Starring Dan Stevens, Berennice Maylohe, Tygo Gernandt, Charity Wakefield, Baz Keijzer, Mike Libanon, Mike Reus. Directed by TimSmiT. (2017, 92 min).
Kill Switch is conceptually intriguing, but questionably executed.
In the near future, the Alterplex corporation has developed and built a massive device that will provide unlimited energy to the world. It does this by sucking energy from The Echo, a mirror universe created by the machine. When this begins to trigger bizarre interdimensional disasters, NASA pilot Will Porter (Dan Stevens) is recruited to travel into The Echo and close the link between both worlds using a black box called the Redivider. This will also destroy The Echo, but failure to do so will result in the end of both worlds. However, even though The Echo is supposed to be devoid of biological life, people identical to those in the real world exist there and understandably don't relish the thought of extinction.
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It will come as no surprise that director/producer TimSmiT's background is in CG special effects, which he created for this film as well. Considering the film's limited budget, Kill Switch is visually impressive, with boats and railroad cars falling from the sky and deadly police drones patrolling the city. However, while the ramifications of multidimensional interaction is a concept just begging to be explored, everything takes a backseat to barrages of gunfire and explosions.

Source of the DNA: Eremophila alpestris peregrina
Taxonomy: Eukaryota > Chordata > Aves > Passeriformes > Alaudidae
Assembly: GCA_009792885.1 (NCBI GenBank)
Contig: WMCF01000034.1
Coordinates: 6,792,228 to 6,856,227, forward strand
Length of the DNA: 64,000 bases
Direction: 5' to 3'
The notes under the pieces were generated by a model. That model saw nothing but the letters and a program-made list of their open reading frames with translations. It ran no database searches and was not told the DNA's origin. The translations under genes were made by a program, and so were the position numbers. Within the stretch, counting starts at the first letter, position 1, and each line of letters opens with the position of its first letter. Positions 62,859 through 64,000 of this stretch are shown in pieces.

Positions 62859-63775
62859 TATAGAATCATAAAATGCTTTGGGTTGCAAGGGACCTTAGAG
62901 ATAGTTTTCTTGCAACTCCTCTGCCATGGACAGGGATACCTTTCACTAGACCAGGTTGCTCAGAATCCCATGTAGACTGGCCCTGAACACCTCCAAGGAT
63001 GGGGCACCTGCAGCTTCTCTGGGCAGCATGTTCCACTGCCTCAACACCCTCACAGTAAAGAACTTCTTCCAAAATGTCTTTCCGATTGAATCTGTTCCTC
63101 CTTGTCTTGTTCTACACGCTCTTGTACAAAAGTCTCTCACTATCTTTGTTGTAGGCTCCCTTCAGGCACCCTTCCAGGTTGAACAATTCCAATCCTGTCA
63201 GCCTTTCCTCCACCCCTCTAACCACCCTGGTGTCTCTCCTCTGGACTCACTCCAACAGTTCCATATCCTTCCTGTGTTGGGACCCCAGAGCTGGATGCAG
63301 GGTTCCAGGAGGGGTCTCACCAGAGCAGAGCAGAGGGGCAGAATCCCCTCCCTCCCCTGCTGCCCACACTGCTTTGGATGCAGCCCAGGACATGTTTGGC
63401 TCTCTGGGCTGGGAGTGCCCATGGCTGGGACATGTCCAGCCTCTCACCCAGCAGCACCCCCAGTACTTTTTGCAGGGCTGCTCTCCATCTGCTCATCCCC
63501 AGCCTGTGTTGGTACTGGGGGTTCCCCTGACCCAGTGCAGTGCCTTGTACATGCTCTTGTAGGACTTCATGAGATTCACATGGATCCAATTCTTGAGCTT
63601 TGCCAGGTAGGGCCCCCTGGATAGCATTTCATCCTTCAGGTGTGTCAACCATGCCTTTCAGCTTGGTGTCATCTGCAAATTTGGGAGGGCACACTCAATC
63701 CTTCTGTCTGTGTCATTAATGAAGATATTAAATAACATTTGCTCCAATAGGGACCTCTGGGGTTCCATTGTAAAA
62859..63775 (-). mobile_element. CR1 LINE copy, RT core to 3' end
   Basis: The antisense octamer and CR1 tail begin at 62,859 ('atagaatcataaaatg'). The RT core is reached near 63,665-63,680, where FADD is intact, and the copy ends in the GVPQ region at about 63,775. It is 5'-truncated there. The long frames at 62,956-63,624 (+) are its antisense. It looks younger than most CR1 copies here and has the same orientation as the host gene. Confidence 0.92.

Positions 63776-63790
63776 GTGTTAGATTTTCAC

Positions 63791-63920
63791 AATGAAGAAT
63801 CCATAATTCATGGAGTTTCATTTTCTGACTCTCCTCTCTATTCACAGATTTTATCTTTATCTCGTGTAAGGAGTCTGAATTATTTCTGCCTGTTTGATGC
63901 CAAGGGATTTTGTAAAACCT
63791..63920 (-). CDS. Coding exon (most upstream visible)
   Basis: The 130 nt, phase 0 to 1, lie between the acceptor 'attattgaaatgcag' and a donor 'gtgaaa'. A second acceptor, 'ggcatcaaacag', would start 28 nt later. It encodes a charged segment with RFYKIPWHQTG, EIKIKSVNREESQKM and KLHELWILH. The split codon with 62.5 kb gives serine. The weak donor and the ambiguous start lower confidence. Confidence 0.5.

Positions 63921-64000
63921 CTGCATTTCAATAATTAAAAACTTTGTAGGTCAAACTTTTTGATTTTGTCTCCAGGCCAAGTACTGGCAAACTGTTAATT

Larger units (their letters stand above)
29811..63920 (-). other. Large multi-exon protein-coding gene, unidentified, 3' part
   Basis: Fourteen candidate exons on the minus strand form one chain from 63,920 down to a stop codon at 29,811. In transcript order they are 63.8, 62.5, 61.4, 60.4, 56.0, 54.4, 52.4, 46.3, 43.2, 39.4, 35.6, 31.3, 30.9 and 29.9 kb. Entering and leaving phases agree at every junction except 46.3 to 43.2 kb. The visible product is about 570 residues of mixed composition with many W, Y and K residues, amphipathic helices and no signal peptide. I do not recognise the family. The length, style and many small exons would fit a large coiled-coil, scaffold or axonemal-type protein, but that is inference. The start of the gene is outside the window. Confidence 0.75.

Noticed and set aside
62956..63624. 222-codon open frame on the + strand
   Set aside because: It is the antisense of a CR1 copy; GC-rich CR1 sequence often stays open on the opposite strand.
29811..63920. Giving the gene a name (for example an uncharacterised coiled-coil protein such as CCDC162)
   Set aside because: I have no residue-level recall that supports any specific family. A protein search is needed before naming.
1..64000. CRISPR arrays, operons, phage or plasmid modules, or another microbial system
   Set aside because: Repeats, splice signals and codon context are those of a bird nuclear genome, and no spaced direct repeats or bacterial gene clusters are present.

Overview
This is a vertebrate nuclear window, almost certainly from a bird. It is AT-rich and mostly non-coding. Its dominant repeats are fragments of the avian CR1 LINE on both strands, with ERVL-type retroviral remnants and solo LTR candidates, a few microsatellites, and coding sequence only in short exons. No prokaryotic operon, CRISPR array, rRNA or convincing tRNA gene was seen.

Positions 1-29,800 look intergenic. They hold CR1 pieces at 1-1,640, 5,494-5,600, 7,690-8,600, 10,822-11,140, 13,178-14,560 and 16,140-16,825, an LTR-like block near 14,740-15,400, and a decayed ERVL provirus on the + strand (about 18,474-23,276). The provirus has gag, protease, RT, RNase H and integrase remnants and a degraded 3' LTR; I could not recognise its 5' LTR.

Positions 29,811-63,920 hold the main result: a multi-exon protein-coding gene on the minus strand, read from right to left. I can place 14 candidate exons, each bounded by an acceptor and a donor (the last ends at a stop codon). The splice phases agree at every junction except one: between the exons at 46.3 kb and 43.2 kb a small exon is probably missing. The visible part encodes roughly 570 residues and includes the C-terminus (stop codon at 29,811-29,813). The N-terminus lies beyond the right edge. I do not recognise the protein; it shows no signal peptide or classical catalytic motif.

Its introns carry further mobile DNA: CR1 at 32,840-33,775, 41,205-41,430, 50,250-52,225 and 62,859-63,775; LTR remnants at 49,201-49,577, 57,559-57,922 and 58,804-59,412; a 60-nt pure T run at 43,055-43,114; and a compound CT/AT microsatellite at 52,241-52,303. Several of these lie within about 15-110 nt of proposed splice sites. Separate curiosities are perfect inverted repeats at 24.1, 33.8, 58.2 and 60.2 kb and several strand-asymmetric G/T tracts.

Fans of Stevens will also be disappointed to learn he only appears onscreen in flashback sequences, which are periodically dispersed throughout the film to provide exposition (including a pointless subplot involving his sister and her troubled son). The rest of plays like a first-person shooter video game, shown entirely from Porter's point of view. While initially interesting, the gimmick is nothing new and grows tiresome after awhile.
As it is, Kill Switch certainly watchable. It seldom slows down for a minute and boasts enough mayhem to please undemanding action fans. But by choosing spectacle over substance, it's also a missed opportunity. With a concept like that, our brains should be as engaged as our eyes.
FEATURETTE: "The Visual Effect: Inside the Director's
NOT BAD...BUT A MISSED OPPORTUNITY
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